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Why underestimating life expectancy in retirement is a costly mistake

One of the biggest challenges associated with financial planing in retirement is accurately forecasting life expectancy.

Using a reasonable estimate for life expectancy is important when calculating how much you need saved in pensions, ISAs and other savings and investments, in addition to the State Pension, to fund the lifestyle you want to live.

If you underestimate your life expectancy, you risk failing to save enough for retirement or spending your savings too quickly and running out of money in later life.

Overestimate your life expectancy, and there is a genuine risk of saving too much, working longer than you had to or spending too little in your golden years and failing to live the life you want.

It’s the equivalent of setting off on an adventurous road trip without knowing if you have enough fuel to get to your destination. Except there are no petrol stations, there is no can of fuel in the boot and nobody can give you a lift.

According to some new research, we have a habit of underestimating our life expectancy. As a result, we could face an average £80,000 shortfall in our retirement savings.

Here’s how we arrived at these numbers:

The research from insurer Scottish Widows found that one in five people are using the age to which their grandparents lived as a yardstick for their life expectancy.

Referring to the lifespan of a previous generation is an flawed methodology when longevity improvements mean we can expect to live, on average, 11 years longer today.

The typical life expectancy of UK adults saving for retirement is 87 years old.

However, the average adult is planning with a life expectancy of just 82, after retiring at 65.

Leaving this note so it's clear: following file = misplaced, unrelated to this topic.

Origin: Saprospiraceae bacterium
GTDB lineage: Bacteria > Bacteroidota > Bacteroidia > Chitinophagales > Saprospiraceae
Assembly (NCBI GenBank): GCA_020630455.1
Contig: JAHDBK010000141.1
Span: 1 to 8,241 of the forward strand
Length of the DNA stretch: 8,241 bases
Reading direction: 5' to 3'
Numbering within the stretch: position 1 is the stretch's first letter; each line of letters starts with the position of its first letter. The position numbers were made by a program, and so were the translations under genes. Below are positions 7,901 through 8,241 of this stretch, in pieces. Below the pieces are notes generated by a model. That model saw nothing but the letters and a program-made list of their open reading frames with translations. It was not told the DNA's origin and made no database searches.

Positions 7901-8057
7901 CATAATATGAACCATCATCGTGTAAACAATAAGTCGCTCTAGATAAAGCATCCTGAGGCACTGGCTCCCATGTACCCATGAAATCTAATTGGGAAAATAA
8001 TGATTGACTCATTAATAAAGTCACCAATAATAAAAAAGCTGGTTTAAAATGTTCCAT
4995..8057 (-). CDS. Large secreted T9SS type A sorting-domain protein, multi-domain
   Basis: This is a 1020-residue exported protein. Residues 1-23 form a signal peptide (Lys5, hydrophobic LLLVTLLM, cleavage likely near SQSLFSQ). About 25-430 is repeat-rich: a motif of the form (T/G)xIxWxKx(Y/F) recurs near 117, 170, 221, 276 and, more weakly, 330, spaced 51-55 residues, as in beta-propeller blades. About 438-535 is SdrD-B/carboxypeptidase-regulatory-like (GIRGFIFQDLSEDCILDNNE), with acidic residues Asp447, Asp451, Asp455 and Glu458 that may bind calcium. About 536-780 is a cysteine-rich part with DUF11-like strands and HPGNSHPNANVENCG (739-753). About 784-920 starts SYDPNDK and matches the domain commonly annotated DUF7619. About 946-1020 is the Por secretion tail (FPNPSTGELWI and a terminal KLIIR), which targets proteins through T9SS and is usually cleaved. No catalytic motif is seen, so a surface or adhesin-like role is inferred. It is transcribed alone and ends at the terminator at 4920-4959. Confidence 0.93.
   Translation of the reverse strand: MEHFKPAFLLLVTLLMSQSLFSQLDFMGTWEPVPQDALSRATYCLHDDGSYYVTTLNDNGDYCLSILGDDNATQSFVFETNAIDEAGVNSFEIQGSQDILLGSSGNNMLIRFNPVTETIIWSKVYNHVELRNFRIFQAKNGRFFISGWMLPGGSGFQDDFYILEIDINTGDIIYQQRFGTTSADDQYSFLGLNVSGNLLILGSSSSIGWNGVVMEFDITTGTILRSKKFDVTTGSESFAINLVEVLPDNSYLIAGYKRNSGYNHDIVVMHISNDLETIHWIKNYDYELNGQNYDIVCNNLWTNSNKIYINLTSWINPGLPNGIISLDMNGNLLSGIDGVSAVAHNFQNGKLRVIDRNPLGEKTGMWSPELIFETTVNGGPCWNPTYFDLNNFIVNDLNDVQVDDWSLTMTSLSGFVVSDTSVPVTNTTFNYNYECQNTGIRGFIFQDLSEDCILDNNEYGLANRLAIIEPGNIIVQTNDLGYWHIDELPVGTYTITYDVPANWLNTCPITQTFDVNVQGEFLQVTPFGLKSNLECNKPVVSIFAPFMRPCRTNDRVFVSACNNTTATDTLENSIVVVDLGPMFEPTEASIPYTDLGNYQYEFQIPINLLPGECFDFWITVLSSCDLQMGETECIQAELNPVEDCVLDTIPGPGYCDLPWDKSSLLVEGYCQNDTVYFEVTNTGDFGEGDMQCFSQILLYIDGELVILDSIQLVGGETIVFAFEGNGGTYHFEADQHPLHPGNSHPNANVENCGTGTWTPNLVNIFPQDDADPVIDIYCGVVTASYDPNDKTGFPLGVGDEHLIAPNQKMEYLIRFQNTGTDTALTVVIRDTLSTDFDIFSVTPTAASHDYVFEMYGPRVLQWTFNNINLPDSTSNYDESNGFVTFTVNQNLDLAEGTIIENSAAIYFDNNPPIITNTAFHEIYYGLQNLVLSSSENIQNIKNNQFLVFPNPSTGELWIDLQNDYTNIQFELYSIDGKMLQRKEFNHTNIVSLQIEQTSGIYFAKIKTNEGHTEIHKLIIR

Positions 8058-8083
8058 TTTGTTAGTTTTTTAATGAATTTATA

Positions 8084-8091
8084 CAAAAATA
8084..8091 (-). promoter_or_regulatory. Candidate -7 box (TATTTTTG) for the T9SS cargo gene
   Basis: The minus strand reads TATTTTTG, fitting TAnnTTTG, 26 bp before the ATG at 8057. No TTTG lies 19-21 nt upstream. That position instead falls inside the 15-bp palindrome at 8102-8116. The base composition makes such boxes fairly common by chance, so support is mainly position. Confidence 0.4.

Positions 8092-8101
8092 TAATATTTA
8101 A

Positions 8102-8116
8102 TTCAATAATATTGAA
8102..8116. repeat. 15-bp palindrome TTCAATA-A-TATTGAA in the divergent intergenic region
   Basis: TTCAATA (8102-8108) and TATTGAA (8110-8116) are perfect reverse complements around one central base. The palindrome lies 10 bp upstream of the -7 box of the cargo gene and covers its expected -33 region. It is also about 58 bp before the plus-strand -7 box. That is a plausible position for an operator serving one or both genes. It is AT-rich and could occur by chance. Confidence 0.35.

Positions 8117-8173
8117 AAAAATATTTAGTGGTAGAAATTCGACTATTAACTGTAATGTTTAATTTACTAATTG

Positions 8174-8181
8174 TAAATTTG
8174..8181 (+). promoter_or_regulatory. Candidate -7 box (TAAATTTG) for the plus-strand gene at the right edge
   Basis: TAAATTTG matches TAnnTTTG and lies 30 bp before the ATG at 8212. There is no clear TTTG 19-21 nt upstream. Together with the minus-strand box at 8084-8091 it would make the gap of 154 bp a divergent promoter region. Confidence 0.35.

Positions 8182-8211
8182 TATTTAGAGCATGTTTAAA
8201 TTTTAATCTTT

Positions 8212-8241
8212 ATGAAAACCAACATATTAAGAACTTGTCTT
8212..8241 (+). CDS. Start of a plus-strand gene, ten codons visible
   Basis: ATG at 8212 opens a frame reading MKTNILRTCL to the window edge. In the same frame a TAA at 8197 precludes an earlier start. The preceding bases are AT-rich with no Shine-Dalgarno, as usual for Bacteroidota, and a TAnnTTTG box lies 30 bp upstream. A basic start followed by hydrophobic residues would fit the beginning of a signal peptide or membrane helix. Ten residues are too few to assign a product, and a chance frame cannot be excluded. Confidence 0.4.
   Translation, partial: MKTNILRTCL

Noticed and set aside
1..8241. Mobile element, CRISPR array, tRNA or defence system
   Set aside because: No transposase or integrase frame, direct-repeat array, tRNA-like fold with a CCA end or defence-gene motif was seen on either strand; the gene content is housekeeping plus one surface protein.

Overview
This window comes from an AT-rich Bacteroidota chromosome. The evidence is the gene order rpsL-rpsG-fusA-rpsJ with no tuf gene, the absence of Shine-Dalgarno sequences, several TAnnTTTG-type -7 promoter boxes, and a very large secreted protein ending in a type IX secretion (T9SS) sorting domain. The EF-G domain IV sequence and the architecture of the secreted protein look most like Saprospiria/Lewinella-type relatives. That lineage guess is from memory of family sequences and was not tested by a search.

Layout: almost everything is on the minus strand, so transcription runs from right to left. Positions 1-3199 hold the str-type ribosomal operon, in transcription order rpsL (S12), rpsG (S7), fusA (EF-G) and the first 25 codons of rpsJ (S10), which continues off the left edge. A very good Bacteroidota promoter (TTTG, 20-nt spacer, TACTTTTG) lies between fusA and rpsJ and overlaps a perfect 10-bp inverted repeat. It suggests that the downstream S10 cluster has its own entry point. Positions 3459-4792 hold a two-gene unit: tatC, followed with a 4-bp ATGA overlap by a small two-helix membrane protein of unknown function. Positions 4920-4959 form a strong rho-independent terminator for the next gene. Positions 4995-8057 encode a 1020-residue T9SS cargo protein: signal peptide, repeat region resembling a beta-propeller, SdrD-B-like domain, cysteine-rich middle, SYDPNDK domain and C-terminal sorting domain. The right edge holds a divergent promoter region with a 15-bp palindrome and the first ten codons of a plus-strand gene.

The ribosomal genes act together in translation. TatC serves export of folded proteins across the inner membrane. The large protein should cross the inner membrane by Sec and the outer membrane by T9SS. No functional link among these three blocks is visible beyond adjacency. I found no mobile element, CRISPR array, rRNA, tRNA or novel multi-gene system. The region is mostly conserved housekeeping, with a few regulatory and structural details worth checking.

These expectations mean a typical retirement is 30% longer than expected, at 22 rather than 17 years long. Those five extra years of retirement on average require an additional £80,000 in savings.

Despite this likely shortfall, the research also found that one in 10 over-50s don’t know how they will fund their retirement income, and nearly a third say they fear running out of money in retirement.

And the out-of-date assumptions about life expectancy could put retirement plans at risk. Only 9% of over-50s said they were planning to buy a retirement income product that provides a secure income for life, such as an annuity.

Failure to secure an income in retirement could be the result of a lack of knowledge. The research found that 13% of over-50s didn’t know which retirement income products guaranteed an income for life.

Emma Watkins, Annuities Director at Scottish Widows, said:

“Life expectancy has grown substantially in the last 60 years and now one in 10 people will live to be 100. As the concept of the three-stage life is becoming out of date, people facing into retirement are also facing a trade-off between saving more, working longer or having a clearer plan.

“Pension Freedoms opened the door to new opportunities and flexibility for savers, but advice on the best way to put in place a stable, predictable income for life would give some comfort to those facing a retirement that could last more than 20 years.”

As part of our Financial Planning process, we make a series of reasonable assumptions about the future. These assumptions include life expectancy, with our lifetime cash flow forecasts projecting through to age 100 unless there is a very good reason to alter from this course.

We review these assumptions with clients throughout the Financial Plan, as they change over time. By keeping assumptions under regular review, we keep your Financial Plan on track, even when external factors change.

This Financial Planning process enables our clients to be confident that they can live the life they want to live without fear of running out of money.

Jon DoyleWhy underestimating life expectancy in retirement is a costly mistake